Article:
Paris Saint-Germain (PSG) coach Unai Emery says his side have learned lessons from the past after they started their Champions League Group B campaign with a 5-0 thrashing of Celtic.
Neymar, Kylian Mbappe, Edinson Cavani's double and a Mikel Lustig own goal consigned Celtic to their record home European defeat and propelled PSG to the top of the table on goal difference from Bayern Munich, who they host on match day two.
It was a real statement of intent from this summer's big spenders who signed Brazilian Neymar and teenage sensation Mbappe in a bid to make a real impression on the competition.
After four consecutive seasons of reaching the quarter-finals, PSG fell at the round of 16 last season when they capitulated against Barcelona after winning the first leg 4-0.
It was a result that convinced their Qatari owners to break the world transfer record to bring Neymar to the French capital.
The 6-1 defeat to the Catalan giants in the second leg was a humbling for PSG but Emery says they are approaching this season's campaign with a renewed confidence.
"We did learn from the past and what happened last year. We have worked really hard to improve things within the team," the Spanish coach said.
"I think my team showed a lot of character. What I was really pleased with was the fact we were in control with the ball and without the ball.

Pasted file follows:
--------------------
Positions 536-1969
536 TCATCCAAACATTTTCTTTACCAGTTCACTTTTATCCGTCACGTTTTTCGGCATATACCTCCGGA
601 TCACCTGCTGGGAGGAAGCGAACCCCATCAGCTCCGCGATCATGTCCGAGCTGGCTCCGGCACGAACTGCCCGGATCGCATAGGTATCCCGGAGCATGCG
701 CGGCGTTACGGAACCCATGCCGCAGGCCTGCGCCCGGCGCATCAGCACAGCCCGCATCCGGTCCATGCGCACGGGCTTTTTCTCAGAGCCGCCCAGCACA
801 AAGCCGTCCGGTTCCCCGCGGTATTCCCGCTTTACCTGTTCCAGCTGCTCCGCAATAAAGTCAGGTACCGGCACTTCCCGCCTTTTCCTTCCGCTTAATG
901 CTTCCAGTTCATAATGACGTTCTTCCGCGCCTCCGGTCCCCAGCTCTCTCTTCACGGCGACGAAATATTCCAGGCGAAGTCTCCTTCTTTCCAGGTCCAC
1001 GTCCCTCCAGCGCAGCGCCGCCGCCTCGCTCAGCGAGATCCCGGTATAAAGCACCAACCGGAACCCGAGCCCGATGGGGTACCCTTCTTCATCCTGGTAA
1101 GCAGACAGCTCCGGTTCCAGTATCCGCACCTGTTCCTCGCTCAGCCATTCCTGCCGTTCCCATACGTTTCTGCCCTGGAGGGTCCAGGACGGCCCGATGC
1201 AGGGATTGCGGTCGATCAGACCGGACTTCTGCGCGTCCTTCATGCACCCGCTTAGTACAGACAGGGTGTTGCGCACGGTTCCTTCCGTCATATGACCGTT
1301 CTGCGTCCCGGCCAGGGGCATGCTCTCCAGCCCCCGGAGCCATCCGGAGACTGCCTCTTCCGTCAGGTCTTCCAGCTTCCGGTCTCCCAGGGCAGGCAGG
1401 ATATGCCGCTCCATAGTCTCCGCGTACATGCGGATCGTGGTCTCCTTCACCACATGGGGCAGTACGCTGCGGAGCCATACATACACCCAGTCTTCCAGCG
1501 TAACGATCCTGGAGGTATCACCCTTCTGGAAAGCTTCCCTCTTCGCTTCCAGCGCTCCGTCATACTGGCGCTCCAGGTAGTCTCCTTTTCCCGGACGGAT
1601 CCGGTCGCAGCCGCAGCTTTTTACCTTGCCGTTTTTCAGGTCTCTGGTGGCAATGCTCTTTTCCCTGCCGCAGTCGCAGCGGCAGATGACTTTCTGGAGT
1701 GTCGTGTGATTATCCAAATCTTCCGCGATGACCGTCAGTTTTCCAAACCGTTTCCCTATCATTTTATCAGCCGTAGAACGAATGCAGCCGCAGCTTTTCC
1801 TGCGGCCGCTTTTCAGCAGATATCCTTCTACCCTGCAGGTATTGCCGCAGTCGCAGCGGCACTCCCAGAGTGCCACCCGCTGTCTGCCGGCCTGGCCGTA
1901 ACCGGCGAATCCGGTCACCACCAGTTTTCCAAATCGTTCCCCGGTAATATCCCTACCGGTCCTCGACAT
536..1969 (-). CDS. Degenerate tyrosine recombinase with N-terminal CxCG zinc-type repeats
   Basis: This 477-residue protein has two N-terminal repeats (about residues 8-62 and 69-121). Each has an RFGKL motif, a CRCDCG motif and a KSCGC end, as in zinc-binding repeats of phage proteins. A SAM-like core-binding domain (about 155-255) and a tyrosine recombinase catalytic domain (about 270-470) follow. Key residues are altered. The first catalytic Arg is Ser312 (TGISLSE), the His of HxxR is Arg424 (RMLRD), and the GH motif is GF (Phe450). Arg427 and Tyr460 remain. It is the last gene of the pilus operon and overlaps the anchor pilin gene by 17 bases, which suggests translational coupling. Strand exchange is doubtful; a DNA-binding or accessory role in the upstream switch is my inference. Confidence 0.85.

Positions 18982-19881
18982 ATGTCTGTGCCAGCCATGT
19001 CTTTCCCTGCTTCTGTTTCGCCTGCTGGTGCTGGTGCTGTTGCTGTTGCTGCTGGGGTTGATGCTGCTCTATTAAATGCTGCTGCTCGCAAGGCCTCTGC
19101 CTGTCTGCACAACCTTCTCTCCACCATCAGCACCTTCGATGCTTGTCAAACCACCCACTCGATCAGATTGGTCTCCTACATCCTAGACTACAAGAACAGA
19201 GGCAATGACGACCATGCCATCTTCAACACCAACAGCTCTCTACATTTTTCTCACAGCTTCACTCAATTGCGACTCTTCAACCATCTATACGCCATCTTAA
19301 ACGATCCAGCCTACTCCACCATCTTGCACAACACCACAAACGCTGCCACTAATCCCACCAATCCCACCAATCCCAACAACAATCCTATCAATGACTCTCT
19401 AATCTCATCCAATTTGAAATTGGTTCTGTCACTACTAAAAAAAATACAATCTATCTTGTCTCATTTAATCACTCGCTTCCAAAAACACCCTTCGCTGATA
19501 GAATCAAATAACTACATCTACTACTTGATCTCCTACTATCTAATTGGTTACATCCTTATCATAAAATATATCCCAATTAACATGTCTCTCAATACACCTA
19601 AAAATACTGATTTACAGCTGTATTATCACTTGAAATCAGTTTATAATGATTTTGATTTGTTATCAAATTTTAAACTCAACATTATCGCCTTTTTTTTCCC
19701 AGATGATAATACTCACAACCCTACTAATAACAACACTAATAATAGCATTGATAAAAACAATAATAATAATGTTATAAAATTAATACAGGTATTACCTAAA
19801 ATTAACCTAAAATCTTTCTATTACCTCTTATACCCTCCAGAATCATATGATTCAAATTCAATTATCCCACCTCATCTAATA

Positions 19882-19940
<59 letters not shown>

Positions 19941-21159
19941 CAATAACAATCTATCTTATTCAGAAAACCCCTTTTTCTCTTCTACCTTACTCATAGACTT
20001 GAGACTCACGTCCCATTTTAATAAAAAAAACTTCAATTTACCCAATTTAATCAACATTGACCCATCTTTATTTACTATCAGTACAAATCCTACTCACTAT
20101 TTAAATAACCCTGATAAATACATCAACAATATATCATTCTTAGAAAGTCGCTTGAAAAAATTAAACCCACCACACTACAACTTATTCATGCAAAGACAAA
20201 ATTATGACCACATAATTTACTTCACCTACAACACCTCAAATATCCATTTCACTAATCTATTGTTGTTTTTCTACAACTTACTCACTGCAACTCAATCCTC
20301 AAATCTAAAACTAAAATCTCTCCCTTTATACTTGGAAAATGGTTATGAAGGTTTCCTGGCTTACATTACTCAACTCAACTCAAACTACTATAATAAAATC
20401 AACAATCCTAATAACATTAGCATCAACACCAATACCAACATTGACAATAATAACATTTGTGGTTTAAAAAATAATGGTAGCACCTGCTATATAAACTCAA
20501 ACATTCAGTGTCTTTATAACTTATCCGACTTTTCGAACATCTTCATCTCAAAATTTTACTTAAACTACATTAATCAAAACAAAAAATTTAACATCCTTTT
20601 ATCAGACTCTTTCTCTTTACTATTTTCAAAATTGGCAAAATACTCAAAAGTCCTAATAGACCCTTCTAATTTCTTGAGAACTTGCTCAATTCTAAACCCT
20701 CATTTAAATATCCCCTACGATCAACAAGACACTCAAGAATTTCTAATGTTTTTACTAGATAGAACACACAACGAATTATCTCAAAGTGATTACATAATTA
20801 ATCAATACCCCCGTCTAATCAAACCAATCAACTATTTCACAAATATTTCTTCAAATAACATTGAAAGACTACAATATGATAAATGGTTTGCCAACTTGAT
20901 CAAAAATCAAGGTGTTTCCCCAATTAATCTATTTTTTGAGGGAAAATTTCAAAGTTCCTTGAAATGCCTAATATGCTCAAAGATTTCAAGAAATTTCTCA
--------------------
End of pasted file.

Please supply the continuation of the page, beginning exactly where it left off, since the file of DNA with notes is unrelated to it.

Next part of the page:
"Of course we have added to the team but it is more about all the people working together. As far as this is concerned I am really, really happy."
The French side's formidable front line terrorised the Celtic defence and Emery warned they would only get better.
The PSG coach singled out Mbappe, who PSG have an option to buy from Monaco for a fee that could reach 180 million Euros, for praise.
"This is what he needs at the moment. He wants to be a great player and he is going to grow up into that role," Emery said of the 18-year-old who scored his second goal in two games.
"They have only played a few games together, but the key is that the team is going to improve more and more."
Celtic manager Brendan Rodgers said his side, who conceded five at home for the first time since Rangers beat them 5-1 in September 1960, said his side weren't at the same level of the French superstars.
"You have to give credit to them. They are a really special team and they are going to be close to winning it for sure," the Northern Irishman said.
"This is a level where you have to look after the ball, and you have to make the ball work for you, and in the first half we didn’t do that."